October 4. To the amazement of the world and the horror
of the United States, the Soviet Union put the first satellite
into orbit above the Earth. Sputnik-1 made several orbits of the
earth, emitting a distinctive bleep-bleep signal which was picked
up on receivers all over the world.
The so-called Space Race had begun. From now on the rival communist
and capitalist world leaders of the USSR and the USA would strive
to outdo each other in space in the name of their respective creeds.
The Americans were startled by the size of Sputnik which orbited
500 miles high at nearly 20,000 miles an hour. At nearly 200lbs
it was six times heavier than the satellite that American scientists
had been planning to launch to mark International Geophysical
Both America and Russia had rounded up some of Germany's top
rocket scientists at the end of the Second World War and the Russians
were ahead in rocket propulsion. The size of Sputnik indicated
a more powerful rocket than the US had so far developed.
December 4. The Lewisham train crash in south London
claimed the lives of nearly 100 people and was caused by something
rarely seen in the capital these days - thick fog. Various parts
of the Clean Air Act have meant an end to the old "pea soupers"
which used to dog both the city and its outer fringes. But just
three weeks before Christmas two trains crashed in appalling weather
at the height of the rush hour. The collision - which very nearly
involved a third train - led to a bridge under which both trains
had been running to crash down on to the already wrecked coaches.
March 25. Politicians have been arguing about it ever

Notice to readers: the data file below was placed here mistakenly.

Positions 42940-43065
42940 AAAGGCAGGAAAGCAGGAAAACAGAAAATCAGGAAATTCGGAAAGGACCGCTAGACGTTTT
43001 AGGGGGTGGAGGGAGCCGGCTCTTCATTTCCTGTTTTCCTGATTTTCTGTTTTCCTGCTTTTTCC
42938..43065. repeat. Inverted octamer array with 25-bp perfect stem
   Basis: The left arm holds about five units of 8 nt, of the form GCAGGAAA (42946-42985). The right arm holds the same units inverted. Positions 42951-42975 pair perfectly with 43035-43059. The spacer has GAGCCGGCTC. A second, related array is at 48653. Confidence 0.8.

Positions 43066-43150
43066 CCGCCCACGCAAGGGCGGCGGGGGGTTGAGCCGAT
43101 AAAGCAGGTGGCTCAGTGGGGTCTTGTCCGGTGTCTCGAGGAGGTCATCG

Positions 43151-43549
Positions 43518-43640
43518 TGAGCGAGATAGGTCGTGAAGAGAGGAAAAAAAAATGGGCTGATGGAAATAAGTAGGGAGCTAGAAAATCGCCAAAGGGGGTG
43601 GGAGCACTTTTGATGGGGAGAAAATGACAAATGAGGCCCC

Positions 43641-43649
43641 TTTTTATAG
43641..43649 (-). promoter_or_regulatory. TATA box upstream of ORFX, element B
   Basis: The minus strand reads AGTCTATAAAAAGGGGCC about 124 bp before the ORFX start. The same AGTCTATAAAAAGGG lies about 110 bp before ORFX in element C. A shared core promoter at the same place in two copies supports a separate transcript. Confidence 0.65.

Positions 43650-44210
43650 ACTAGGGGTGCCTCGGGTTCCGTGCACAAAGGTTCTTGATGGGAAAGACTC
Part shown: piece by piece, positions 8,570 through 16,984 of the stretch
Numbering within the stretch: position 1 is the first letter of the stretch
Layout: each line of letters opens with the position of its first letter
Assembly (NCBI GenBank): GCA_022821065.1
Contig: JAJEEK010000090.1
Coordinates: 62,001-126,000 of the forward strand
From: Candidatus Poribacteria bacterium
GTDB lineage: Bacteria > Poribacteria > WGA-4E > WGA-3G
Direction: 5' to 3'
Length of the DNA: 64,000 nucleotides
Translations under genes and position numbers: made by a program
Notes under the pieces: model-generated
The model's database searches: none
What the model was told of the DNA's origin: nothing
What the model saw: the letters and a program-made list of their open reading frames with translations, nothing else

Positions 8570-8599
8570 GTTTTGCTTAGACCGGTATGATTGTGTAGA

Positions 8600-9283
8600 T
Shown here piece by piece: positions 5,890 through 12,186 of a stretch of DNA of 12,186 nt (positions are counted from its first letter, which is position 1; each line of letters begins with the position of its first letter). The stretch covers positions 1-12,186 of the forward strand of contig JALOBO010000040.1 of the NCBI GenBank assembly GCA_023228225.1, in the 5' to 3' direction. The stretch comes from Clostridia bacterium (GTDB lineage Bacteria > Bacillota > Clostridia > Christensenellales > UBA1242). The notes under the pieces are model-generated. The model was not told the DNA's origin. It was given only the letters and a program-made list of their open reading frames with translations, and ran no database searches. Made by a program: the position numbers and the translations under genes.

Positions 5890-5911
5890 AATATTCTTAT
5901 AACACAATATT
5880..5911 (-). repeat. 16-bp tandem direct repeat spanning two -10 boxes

since and nowadays it is referred to as "Europe". Then it was
called the Common Market and it was created when the Treaty of
Rome was signed by six nations which did not include Britain.
We at the time were manoeuvering on the fringes in a bid to get
in to the economic grouping of nations in which there would be
free movement of people, money and goods.
January 10. Harold Macmillan, soon to be dubbed "Supermac",
became Prime Minister at the age of 62 following the resignation
through ill health of Sir Anthony Eden. In those days it was said
that Tory party leaders "emerged" rather than being elected. The
mysterious process that brought the crofter's son to the leadership
of his party - and therefore Number 10 - was said to contain high
drama and skullduggery.
Macmillan came to the fore after the party decided it would
have been split down the middle had R A B Butler won the power
struggle. The latter lived to fight another day some six years
later but would always be known as one of the nearly men of British
January 14. Favourite screen tough guy Humphrey Bogart
- pictured left - died of throat cancer at the age of 57. Like
many before and since, part of his fame rested on some words he
never actually said - "Play It Again, Sam". Bogart had been told
early in his career that he would never be a star because he had
a slight lisp. But he managed to turn this into a snarl and was
the star of 50 films including classics like "Casablanca" and
"The Big Sleep".